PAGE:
The second quarter of 2021 was anything but typical. The S&P 500 had a terrific quarter, up 8.17%. These great returns were on the shoulders of a strong first quarter. The S&P 500 is now up 15.25% for the year. This return was found in the face of fears of COVID variants spreading, fears of inflation, the likelihood of a worldwide corporate tax, and the possibility of having state and federal tax increases.
Ten of the eleven sectors of the S&P 500 provided investors a positive return for the quarter, with utilities as the only sector to lose value during the quarter. The top three performing sectors for the quarter were Real Estate, Information Technology, and Energy, up 13.1%, 11.6%, and 11.3% respectively.
Polaris Wealth continues to be concerned with the weighting of the top 10 stocks as they are represented in the S&P 500. Currently, the top 10 companies represent 28.6% of the index’s weighting. This is a level we haven’t seen since the early 1980s. Why is this so important? Right now, the S&P 500’s performance as an index is completely driven based upon these 10 companies. And right now, these ten companies are overvalued. It is very possible that we could see the index correct and still have the majority of the companies in the S&P 500 have positive performance. When you hear us talk of, “We aren’t buying the market, we are buying companies in the market,” this is exactly the point that we are trying to make. These ten companies might drive the index down in value, but it doesn’t mean that we have to see the same downside in our investments.
The four graphs below are illustrative of our current situation. Lumber (top left) dropped to $200 per 1,000 board feet during COVID. It then ran up to almost $1,700 per 1,000 board feet in early May, only to fall to $700 now.
This is a perfect example of how demand outstripped supply due to COVID. During COVID, lumber mills were shut down. As we began to open our economy, our population moved from cities to the suburbs, because people wanted more space, they wanted a yard. This created demand for more houses, pushing the prices for lumber up. It wasn’t until the lumber mills fully opened that they could meet the demand. Once they were able to meet the demand, prices fell back to more normal levels.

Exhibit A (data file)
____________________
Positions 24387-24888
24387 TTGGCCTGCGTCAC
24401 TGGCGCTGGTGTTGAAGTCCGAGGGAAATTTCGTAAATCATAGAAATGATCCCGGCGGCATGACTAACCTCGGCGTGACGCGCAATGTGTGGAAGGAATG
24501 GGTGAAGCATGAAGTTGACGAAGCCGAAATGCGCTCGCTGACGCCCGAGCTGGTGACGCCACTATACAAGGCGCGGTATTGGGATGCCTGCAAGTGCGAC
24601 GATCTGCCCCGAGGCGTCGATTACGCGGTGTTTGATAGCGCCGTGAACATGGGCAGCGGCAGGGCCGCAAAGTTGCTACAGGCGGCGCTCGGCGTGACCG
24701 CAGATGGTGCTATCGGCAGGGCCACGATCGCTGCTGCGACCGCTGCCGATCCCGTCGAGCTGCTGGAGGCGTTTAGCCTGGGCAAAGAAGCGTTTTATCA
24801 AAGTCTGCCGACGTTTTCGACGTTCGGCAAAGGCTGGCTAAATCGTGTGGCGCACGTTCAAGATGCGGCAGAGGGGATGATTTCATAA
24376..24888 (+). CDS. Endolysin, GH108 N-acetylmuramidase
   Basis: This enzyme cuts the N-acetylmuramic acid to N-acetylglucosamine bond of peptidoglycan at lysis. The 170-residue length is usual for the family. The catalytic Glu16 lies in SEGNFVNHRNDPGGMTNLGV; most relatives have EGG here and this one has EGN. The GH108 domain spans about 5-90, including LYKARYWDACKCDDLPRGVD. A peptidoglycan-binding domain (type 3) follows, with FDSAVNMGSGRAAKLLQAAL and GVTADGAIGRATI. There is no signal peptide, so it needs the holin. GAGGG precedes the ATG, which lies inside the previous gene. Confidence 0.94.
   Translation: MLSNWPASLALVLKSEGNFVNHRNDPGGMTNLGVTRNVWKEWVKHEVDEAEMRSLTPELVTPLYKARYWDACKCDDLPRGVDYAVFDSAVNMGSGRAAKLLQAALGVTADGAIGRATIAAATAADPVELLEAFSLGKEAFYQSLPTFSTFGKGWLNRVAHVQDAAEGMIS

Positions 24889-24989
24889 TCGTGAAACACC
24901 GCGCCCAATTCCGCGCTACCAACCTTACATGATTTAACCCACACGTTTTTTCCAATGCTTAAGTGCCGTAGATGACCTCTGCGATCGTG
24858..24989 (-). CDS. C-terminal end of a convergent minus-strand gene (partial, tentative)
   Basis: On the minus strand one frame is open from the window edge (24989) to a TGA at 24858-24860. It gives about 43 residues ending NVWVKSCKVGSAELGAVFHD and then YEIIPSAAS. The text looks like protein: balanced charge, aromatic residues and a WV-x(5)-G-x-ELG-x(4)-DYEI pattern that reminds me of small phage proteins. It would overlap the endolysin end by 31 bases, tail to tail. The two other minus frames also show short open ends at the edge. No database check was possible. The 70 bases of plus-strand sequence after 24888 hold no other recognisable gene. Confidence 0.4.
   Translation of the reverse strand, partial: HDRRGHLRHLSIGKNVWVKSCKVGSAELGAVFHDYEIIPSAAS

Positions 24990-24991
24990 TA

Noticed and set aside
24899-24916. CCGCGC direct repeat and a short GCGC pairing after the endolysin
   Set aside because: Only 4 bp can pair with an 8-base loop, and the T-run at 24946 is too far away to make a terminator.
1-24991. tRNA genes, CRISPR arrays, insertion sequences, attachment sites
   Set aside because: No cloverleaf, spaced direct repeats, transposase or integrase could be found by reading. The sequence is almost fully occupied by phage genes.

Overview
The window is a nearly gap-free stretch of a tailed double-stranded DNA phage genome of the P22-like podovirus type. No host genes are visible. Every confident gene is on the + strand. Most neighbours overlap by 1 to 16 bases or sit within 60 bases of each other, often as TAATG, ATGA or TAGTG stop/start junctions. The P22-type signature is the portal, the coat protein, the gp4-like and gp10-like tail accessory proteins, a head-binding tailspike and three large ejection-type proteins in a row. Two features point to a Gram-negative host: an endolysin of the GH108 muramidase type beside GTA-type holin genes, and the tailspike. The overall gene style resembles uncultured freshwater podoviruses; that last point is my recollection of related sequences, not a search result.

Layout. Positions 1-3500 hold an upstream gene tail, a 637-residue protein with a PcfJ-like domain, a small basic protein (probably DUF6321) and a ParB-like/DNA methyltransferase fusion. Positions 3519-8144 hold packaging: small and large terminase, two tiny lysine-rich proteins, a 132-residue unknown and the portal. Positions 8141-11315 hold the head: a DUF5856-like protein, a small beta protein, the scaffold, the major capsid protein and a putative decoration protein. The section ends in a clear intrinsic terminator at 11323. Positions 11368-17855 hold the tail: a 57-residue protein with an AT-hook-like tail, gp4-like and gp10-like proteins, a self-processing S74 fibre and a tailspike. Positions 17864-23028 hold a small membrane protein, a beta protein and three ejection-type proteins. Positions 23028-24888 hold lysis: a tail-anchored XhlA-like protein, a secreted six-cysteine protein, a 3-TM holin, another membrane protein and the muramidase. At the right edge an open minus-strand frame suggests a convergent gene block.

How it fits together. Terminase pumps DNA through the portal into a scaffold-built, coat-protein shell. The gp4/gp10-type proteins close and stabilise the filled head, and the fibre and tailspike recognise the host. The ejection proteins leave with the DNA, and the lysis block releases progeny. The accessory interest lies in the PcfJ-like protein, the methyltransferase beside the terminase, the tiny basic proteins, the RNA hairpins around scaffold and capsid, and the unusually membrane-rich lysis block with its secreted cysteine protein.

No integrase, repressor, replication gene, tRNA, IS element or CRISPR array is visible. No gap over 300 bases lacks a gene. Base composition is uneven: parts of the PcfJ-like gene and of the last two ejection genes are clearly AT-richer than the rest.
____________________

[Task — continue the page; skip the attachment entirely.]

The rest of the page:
The other commodities, Brent oil, poultry, and wheat give you an understanding of where prices have gone over the last year. Brent oil prices have gone up in value as the world’s economies have come back online. More demand, higher prices. Poultry prices are similar to what happened with lumber, tied with economic stimulus. Poultry plants shut down due to COVID. The economic stimulus packages are so rich in the United States that it is hard to motivate workers to go back to work. Even though these plants have reopened, they are working below capacity.
Second Half Outlook
There have only been 14 times that the S&P 500 didn’t experience at least a 5% pullback during the first half of the year. 2021 is now the 15th time that this has happened in the S&P 500’s modern history, only experiencing a 4.2% pullback beginning in February and ending in early March.
We see strong performance in the stock market, especially for areas that are still undervalued or at the very least aren’t trading at record highs. This said, there is still risk in the markets. The most pressing issue that we see is the mutation of COVID-19. We can only hope that those complacent to get their vaccination will do so soon. We need all Americans to treat getting vaccinated as something that they are doing for the greater good of our country and humanity. And we can only hope that the millions of doses that are being manufactured daily are distributed far and wide so mutations of COVID-19 will be limited. We expect the United States and most countries in Europe
to be at herd immunity levels by the end of this year. Russia, Australia, and most of South America should be at those levels by mid-2022, and most Asian countries should be at herd immunity by the end of 2022. Only the poorest countries, with the lowest levels of medical support should be receiving vaccines into 2023. As of July 4th, 3.2 billion doses had been administered worldwide.
Things are starting to look very promising for our economy to fully open and for companies and investors to take advantage of the stimulus programs set before them. We constantly tell you that, “Bull markets climb a wall of worry.” That is what is going on currently.
Markets can be fickle. If we were to see a shift in sentiment, Polaris Wealth would do what we do best, and that is to tactically manage the risk in the markets. We are vigilantly evaluating the markets to take advantage of current trends, and we are always keeping an eye out for things that would reverse the markets’ upward trend. Given what we know at the moment, things look good for the market.